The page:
Where is all that agency data coming from?
Agencies are not only dealing with massive amounts of data coming into their systems, but they are also challenged by sorting, analyzing and developing useful information from it. And then there is storage, which is expanding to an unprecedented scale.
So where is it all coming from?
Big data and full-motion video are propelling storage growth in federal agencies, Pierre Bernasconi, a principal consultant with GovWin Consulting, wrote in a recent blog post about GovWin’s study of data storage needs.
The Defense Department is by far the largest spender on a per-agency basis for electronic data storage. The three commands – Army, Navy and Air Force – and DOD headquarters accounted for 58.4 percent of all federal spending on electronic data storage. The Health and Human Services Department, the fifth largest, was the only civilian agency among the top five.
Nearly all federal departments are engaged in the $1.02 billion electronic data storage market, but not all departments employ the same storage approach, the study states. Departmental strategies for utilizing electronic data storage are often determined by the sensitivity of their data.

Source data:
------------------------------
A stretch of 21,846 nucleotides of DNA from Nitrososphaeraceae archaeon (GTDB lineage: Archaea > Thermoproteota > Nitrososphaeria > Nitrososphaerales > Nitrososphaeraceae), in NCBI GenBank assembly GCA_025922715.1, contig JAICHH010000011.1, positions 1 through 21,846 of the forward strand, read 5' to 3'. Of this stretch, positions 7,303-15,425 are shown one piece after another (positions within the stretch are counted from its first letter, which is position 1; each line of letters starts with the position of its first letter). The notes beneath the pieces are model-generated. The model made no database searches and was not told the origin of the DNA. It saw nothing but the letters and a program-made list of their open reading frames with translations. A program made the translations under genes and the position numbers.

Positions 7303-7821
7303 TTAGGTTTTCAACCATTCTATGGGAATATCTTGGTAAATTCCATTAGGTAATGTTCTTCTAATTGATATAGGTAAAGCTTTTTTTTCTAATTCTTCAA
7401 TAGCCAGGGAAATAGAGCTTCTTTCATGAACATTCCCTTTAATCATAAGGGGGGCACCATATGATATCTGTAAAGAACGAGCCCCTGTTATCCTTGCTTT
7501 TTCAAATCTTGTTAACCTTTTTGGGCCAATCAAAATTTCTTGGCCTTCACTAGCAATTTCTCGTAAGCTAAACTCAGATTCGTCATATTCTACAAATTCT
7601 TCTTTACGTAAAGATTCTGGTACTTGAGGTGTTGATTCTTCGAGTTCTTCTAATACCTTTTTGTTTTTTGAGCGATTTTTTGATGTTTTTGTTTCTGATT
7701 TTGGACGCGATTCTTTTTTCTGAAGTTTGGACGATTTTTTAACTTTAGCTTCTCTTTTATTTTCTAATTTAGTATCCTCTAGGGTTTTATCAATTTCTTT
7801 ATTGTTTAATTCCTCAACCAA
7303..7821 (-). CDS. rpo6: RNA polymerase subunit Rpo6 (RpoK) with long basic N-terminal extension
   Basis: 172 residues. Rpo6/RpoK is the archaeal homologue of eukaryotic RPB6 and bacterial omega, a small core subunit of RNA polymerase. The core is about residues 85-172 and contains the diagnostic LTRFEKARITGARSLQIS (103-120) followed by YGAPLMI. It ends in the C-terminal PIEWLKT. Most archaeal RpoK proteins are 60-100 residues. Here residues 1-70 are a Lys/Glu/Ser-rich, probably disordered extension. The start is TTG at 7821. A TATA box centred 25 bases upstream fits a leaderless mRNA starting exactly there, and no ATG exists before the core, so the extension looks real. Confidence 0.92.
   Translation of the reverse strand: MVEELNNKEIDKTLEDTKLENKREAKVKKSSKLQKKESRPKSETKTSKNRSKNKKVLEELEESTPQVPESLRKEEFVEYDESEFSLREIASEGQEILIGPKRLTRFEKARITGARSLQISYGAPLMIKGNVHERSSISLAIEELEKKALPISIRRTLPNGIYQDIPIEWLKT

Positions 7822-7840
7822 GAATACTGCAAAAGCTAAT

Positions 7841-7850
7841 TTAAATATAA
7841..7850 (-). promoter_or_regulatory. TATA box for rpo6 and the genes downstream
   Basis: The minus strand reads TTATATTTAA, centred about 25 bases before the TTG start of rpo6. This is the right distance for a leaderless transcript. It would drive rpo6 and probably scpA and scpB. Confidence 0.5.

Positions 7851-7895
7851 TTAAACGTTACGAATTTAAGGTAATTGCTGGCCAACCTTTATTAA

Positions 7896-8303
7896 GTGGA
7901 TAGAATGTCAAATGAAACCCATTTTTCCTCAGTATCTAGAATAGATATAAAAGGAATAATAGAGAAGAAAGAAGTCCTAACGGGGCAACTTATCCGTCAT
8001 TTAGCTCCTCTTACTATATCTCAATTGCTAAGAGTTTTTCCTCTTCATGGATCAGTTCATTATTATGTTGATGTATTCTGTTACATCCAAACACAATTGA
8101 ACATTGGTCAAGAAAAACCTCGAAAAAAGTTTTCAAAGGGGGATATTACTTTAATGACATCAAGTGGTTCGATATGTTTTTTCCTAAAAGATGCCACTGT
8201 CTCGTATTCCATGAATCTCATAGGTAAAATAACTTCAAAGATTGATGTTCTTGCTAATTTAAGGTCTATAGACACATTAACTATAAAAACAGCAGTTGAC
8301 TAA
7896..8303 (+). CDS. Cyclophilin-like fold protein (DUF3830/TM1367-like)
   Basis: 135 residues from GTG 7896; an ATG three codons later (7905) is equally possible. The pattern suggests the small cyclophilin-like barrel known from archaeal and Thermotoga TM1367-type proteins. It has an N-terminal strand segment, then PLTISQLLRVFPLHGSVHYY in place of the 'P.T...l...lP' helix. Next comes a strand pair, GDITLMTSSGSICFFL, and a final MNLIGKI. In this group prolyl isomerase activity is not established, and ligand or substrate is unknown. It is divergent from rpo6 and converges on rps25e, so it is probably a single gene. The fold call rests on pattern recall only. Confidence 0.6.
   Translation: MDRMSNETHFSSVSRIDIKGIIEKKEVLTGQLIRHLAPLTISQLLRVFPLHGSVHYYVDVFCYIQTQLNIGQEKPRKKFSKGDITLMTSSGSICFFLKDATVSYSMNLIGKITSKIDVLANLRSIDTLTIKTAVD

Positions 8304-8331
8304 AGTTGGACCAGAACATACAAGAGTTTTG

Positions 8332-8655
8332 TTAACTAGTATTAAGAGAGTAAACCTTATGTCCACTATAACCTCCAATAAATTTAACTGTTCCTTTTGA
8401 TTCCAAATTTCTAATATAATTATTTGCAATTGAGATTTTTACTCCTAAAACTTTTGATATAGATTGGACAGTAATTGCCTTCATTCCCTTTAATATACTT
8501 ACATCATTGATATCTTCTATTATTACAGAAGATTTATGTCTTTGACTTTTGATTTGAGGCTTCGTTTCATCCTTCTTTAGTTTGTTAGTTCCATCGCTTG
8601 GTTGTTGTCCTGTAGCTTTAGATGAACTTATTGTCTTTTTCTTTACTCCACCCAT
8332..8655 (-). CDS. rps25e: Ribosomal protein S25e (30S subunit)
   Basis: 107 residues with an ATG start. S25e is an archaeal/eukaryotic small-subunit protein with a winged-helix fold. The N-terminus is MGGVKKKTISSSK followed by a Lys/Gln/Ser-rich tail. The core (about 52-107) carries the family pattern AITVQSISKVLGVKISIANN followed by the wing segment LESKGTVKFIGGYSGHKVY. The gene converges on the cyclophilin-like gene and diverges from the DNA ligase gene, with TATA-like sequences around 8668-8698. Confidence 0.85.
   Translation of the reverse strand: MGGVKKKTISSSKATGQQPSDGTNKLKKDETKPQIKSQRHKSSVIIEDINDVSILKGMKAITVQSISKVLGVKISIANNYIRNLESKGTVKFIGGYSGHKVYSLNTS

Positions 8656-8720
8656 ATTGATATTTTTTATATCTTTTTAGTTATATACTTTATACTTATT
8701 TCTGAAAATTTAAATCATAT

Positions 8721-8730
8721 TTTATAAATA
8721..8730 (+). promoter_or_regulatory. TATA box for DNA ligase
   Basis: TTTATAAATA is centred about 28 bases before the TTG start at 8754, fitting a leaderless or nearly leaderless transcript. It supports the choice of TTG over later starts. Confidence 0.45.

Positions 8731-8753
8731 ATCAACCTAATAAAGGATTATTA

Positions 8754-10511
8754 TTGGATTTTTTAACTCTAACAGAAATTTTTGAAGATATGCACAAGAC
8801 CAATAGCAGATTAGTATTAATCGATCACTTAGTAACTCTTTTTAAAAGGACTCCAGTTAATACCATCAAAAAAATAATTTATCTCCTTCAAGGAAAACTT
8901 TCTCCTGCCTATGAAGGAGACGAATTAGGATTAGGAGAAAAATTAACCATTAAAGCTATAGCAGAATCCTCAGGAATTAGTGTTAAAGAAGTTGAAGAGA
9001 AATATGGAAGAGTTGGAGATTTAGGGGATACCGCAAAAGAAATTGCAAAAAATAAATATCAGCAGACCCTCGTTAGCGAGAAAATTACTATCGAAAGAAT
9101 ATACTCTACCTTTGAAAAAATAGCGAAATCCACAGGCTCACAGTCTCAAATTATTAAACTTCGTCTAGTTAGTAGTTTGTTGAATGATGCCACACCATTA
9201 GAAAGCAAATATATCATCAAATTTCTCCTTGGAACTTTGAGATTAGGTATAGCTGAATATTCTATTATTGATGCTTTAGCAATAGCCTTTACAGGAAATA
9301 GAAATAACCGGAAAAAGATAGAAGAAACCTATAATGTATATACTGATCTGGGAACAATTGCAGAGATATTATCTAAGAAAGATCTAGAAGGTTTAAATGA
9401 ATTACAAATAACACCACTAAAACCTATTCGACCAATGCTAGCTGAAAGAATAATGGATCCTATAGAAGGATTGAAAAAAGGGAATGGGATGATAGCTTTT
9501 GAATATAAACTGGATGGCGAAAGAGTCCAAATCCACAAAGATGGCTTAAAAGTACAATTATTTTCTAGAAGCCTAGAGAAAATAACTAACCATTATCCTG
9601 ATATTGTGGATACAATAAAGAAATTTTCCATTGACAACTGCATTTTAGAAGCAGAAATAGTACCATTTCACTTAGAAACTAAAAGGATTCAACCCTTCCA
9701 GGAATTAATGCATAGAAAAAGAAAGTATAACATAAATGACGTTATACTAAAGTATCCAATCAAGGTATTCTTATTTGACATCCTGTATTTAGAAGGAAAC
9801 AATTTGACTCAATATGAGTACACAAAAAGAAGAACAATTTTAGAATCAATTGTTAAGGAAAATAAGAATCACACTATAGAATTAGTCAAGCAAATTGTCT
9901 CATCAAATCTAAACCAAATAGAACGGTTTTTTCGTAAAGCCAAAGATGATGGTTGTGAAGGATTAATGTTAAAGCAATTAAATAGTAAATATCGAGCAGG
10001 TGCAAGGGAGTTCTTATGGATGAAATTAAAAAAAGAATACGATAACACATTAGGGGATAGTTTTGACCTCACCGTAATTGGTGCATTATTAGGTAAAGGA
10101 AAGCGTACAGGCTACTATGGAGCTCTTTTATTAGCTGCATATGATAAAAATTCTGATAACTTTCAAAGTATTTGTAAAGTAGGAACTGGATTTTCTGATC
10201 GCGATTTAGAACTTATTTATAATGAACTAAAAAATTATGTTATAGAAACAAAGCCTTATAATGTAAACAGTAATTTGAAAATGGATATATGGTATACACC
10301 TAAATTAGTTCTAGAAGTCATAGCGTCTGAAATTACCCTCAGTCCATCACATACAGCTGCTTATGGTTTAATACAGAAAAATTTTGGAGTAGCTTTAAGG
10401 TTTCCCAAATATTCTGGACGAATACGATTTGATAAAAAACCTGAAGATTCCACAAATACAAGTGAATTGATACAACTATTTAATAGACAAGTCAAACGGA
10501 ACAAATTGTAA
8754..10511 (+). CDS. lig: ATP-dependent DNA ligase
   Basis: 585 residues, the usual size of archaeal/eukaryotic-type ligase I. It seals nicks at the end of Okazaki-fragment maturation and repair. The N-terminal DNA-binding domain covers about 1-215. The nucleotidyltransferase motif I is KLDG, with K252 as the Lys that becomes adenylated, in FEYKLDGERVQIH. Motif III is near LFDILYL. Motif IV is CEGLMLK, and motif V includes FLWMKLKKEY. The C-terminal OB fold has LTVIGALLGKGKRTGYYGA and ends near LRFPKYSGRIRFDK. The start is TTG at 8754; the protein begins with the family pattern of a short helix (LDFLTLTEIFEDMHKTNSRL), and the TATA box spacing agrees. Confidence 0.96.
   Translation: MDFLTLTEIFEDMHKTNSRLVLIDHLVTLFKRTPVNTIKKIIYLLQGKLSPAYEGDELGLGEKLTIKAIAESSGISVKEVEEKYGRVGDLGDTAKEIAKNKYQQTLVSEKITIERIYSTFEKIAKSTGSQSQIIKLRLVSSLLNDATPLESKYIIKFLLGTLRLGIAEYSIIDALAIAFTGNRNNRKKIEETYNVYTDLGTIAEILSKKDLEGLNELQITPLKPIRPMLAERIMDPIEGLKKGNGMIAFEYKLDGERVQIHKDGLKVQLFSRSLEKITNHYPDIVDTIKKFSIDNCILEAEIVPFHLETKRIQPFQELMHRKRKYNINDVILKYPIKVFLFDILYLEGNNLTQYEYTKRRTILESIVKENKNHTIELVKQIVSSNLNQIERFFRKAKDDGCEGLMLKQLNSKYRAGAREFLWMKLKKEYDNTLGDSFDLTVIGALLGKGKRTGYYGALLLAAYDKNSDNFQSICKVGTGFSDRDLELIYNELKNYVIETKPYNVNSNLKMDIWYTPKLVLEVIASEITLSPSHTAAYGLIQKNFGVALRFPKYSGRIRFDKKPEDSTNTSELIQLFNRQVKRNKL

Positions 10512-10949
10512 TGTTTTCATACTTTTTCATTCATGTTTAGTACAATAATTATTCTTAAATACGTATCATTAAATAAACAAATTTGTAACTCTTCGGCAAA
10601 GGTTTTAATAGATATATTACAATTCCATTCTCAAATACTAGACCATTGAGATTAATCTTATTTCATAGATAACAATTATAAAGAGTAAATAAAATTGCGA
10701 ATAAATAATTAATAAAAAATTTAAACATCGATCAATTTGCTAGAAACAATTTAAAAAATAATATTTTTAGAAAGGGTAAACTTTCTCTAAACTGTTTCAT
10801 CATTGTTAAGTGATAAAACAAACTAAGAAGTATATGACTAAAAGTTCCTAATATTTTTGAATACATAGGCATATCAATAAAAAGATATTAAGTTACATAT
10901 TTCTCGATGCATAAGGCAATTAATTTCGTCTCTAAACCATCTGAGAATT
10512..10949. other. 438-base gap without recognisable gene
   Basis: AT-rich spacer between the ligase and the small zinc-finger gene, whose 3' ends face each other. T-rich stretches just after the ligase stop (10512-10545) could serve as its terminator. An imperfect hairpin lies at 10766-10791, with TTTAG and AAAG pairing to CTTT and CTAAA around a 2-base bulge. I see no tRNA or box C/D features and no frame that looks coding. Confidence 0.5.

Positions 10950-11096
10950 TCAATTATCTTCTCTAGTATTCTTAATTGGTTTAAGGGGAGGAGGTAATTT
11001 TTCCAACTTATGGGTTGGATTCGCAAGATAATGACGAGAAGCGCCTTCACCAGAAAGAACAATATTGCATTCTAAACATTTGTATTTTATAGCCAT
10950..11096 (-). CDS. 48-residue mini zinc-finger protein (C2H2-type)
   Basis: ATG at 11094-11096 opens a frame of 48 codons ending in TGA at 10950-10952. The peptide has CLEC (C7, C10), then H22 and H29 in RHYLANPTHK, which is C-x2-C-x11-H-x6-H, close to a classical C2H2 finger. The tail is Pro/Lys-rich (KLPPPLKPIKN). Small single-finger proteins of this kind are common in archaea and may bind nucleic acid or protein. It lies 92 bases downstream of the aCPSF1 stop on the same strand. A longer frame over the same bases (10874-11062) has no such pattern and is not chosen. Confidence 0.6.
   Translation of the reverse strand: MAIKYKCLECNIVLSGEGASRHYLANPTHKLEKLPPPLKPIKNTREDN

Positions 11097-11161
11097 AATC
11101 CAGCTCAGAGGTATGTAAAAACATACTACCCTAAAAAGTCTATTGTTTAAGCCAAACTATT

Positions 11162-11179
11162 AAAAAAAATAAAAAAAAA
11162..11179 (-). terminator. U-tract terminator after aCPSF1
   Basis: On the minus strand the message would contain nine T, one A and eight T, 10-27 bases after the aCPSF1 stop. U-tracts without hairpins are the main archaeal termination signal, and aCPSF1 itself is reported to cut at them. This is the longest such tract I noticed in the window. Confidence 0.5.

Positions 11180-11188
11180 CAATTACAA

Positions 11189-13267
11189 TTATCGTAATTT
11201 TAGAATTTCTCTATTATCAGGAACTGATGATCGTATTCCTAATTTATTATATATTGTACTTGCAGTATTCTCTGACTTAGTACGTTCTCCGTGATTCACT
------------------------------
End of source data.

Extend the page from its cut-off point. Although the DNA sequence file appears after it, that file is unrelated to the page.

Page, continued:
Defense and civilian agencies with sensitive personal or national security data generally prefer to keep their data in-house. However, departments such as the IRS and Census Bureau use contractor-hosted data storage because their cyclical operations make it more cost effective to pay for actual use rather than to maintain the infrastructure the full year.
Increased use of unmanned aerial vehicles in the intelligence community as well as potential integration of UAVs into the national airspace for agriculture monitoring and state and local law enforcement will require significant investments in electronic data storage, the study states.
When the study mentions big data, you have to drill down and look at the applications driving data growth, said Mark Weber, president of NetApp’s U.S. public sector organization.
Specific applications driving big data are cybersecurity, packet capture, intelligence, surveillance and reconnaissance. "That is where the predominance of data growth will be in the future," Weber said.
The requirements of the Affordable Care Act also will fuel the growth of electronic health-related data in HHS and the Veterans Affairs Department. The VA’s big data needs will also expand as the numbers of retiring veterans increases, the study states.